As the Civil War Enters Its Final Phases.
On December 8, 1863, both to weaken the Confederacy and looking toward the end of the war, President Lincoln issued a proclamation granting a full pardon, with restoration of all rights of property except as to slaves, to Confederates who would take an oath of allegiance to the United States and promise...
On December 8, 1863, both to weaken the Confederacy and looking toward the end of the war, President Lincoln issued a proclamation granting a full pardon, with restoration of all rights of property except as to slaves, to Confederates who would take an oath of allegiance to the United States and promise not to take up arms against it. It provided in part:?“I…do solemnly swear, in presence of Almighty God, that I will henceforth faithfully support, protect, and defend the Constitution of the United States and the Union of the States thereunder; and that I will, in like manner, abide by and faithfully support all acts of congress passed during the existing rebellion with reference to slaves…So help me God.”
The Confederacy instituted the first military draft in American history, and many soldiers had been conscripted into the Confederate service contrary to their will. Many other Confederates were prisoners of war who had seen all they cared to of combat and military prisons. And plenty of men had been enthusiastic enlistees in the Confederate armies early in the war, but with the tide turned in favor of the Union, they saw less reason to leave their families and farms, and even less cause to lose their lives. People in these positions, mainly in Union custody though sometimes seeking to flee to it, sought to take the oath of allegiance and be released from captivity and out from under any threat of loss of their property. They applied to the President for permission to do so, usually individually but sometimes in groups, and he was glad to oblige.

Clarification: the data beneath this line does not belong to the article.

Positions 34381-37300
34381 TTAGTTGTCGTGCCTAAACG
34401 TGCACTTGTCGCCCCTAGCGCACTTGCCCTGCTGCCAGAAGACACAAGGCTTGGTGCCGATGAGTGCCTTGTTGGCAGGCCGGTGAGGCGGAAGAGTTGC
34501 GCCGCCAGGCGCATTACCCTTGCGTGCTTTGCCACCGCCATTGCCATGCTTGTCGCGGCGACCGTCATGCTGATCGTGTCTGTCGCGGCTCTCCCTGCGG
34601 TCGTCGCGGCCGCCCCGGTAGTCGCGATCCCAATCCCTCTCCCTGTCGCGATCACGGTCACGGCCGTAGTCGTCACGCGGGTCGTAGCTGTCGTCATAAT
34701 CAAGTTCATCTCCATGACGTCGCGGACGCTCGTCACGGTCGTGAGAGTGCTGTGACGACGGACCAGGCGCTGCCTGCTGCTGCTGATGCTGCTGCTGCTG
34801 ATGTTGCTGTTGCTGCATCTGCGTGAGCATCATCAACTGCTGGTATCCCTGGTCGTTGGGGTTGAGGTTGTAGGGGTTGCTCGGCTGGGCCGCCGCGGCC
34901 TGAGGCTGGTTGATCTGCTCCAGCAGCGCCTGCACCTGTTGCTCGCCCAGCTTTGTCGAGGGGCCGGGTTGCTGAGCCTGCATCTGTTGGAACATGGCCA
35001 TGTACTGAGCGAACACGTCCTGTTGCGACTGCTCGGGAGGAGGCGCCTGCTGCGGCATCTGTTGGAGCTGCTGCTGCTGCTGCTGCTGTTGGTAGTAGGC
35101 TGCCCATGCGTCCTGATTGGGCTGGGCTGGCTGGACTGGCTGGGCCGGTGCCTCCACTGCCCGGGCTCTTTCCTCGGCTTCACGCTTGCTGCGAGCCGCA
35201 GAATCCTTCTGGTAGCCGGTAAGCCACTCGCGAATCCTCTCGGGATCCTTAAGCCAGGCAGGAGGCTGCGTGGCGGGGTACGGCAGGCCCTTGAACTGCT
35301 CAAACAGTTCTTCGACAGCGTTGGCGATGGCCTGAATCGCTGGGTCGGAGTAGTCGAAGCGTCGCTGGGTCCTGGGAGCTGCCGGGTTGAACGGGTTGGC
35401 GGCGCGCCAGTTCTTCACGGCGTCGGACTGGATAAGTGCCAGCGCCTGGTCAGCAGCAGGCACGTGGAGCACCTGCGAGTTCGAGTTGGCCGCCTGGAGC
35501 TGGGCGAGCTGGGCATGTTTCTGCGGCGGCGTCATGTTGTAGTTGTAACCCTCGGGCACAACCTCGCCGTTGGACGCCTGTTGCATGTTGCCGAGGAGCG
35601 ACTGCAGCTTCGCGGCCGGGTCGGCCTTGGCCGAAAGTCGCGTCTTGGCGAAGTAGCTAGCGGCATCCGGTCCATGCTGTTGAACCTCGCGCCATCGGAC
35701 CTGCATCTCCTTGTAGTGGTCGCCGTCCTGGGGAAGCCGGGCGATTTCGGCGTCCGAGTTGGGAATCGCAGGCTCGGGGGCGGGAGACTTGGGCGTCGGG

“Let the men herein named take the oath of Dec. 8, 1863 and be discharged. A. Lincoln.”
Autograph Endorsement Signed as President, Washington, December 13, 1864. “Let the men herein named take the oath of Dec. 8, 1863 and be discharged. A. Lincoln.” This is a particularly nice example, matted and framed with a 19th century engraving of him. It was signed while Sherman was marching through Georgia and just two weeks after the Battle of Franklin ended Confederate hopes in the West. It is easy to see how this group of men taking the oath saw the Confederate cause as lost.
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